Miss P. Wilson (b.1918-) Education and schooling – Writing Lives

Miss P. Wilson (b.1918-) Education and schooling


During her former years, Miss Wilson’s schooling life went through various degrees of change. Her education began at St Phillips Methodist School, a quaint, church orientated primary “only a few yards down Burnley street” from her Aunts’ family home.  The Schools motto was taken from Corinthians 16:4, “Let all that you do, be done in love” and there were few things Miss Wilson loved doing in her early years more than sleeping. Despite the fact they lived only a few yards away from the school entrance, Miss Wilson struggled with punctuality, or more accurately getting up out of bed. She readily admitted being “spoilt” in certain ways, “never being early” a common one.

She began this trend from her first day, being so fast asleep her aunty didn’t want to stir her. Later that afternoon her aunt took her on the short trip down the road to meet her new classmates. She denotes feeling “really ashamed of this because everyone else had been given their places, crayons or slates” but made sure to always attend from the next morning onwards- but still never early! Although it wasn’t the best beginnings, it seems as a perfect embodiment to a core character trait prevalent in Miss Wilson. She builds on negative experiences to fortify herself. She would never be late again.

Due to her father’s success in charge of a local warehouse, Miss Wilson had minor luxuries that many of the other students did not. On Saturdays- after locking up the warehouse and taking the key to the police station by the market-, he would bring home a large bag of groceries and fruit. She notes “most of the girls I played with did not get oranges” so most lunchtimes as they played on the street outside school, she would quickly head home in order to collect oranges to give to her classmates.

The next stage of her education starts on an especially sombre note. When she turned ten, exactly ten years after her mother’s death on bonfire night, her father was snatched away from her too. After his passing, against her aunts wishes- she was sent to Manchester Warehousemen and Clerks’ Orphan School in Cheadle Hulme.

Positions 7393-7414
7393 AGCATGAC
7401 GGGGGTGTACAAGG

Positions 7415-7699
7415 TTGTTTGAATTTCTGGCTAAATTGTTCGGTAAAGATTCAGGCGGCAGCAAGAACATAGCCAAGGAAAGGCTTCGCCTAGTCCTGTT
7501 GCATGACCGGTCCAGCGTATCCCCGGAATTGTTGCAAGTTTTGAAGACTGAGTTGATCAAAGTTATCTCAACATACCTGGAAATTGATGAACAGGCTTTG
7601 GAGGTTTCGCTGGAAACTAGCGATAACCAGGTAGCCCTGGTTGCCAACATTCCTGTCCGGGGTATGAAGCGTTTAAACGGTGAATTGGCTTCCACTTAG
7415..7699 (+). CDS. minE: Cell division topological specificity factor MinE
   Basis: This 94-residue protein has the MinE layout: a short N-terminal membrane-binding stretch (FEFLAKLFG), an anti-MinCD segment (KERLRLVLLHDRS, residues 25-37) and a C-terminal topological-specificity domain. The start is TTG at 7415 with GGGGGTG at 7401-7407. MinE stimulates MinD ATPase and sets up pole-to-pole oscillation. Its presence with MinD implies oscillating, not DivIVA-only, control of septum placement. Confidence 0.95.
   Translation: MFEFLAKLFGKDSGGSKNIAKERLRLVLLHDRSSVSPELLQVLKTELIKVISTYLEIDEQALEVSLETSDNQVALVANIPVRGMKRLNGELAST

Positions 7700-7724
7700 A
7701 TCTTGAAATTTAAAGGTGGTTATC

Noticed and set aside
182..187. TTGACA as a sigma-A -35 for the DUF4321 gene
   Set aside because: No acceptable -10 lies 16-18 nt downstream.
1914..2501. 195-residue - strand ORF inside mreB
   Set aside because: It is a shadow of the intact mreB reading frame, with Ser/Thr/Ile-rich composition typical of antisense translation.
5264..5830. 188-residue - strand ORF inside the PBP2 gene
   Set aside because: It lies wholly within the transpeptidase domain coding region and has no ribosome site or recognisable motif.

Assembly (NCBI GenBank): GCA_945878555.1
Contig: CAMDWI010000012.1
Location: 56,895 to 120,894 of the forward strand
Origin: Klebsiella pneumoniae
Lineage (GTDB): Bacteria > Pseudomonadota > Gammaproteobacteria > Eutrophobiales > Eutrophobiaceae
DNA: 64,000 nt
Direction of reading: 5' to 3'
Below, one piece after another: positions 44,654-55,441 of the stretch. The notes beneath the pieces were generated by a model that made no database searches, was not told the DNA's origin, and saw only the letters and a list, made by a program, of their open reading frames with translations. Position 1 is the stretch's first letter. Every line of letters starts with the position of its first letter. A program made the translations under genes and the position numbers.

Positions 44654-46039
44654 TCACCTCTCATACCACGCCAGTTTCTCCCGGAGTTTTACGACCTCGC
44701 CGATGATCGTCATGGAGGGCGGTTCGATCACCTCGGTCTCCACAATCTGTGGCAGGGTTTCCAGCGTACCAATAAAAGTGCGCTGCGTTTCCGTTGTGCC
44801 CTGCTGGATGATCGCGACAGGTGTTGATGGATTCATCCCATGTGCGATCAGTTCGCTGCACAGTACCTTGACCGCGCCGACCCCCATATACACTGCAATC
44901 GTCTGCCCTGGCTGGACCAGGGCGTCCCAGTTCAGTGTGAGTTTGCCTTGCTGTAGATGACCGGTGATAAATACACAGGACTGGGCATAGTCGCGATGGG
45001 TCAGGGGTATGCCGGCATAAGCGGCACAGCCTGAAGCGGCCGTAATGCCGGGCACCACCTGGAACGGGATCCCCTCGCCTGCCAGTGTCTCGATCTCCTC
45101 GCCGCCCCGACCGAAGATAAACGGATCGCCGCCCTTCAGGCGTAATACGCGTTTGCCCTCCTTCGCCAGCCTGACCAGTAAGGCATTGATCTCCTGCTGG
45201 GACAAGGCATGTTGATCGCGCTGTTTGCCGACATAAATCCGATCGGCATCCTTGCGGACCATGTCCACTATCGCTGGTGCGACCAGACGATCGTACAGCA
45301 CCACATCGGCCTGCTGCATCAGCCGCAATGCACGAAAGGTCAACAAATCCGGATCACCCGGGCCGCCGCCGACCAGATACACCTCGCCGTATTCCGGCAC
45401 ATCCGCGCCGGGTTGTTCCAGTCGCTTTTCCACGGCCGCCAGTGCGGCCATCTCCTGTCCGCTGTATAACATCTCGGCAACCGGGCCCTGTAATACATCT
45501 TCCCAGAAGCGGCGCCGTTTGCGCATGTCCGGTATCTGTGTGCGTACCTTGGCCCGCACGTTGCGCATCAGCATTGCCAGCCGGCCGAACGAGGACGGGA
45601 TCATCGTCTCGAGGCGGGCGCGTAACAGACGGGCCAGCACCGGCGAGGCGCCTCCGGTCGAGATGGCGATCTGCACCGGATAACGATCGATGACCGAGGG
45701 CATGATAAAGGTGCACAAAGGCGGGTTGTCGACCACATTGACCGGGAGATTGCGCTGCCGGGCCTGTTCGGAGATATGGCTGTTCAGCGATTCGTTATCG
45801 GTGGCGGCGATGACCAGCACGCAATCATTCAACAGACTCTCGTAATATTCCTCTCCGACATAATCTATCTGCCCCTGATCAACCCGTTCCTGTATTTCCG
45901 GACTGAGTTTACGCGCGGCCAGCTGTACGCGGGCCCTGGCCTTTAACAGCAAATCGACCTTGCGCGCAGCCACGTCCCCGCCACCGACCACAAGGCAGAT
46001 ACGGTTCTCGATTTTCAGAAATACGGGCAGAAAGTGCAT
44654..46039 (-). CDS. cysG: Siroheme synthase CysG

In 1855 a committee was created in efforts to create and scheme that later came to be known as the “Manchester District Schools for Orphans and Necessitous Children of Warehousemen and Clerks”. It was decided that the school would focus its’ efforts entirely on the orphans and necessitous children with fathers deceased in those fields of work and identified the organisation as non-denominational.  From 1862 onwards, they began taking fees from the day student in order to finance their help of the orphans. This unfortunately led to a stigma they held against them. Orphans- like Miss Wilson- were refered to as ‘foundationers’ and although were not separated from the other children, there was a class/ cultural divide prevalent there for the whole six years she attended.

She was sent to “mix with children from a much better background than [her] own”. This would be a testing change in anyone’s life, let alone for a ten-year old child. In one fell swoop, she had lost not only her father but also her family, home, friends. She was now surrounded by people “who would look down their noses at a girl from Ancoats”. She notes that because of her working class heritage she had “an unfairly complex feeling that everyone was better that [her]”.

Despite the hardships she faced, Miss Wilson still thrived when it came down to her actual education at “16 with a minimum school privilege of a very good report.” Overall, Miss Wilson’s school life was an interestingly mixed one, experiencing school life on different levels of privilege. Her experiences are however overarchingly positive.

Joyce Goodman and Sylvia Harrop in their journal “women, educational Policy-Making and Administration in England: Authorative women since 1800” examine the way that the educational system was still extremely sexist and although laws had been implemented in the years leading up to Miss Wilson’s attendance, they did not prevent certain biases from still being held and perpetuated. She stated that “the work on the governance of working class girls, in the early nineteenth century, the women of Manchester and London school boards and teaching for pupils” was still lacking and although steps have been taken to progressively equalise the students and staff, still during Miss Wilson’s time at Cheadle Hulme this was not the case.

Words: 758


Joyce Goodman, “Women, Educational Policy Making and Admisistration in England- Athoratative women since 1800”, Page ten, Routledge

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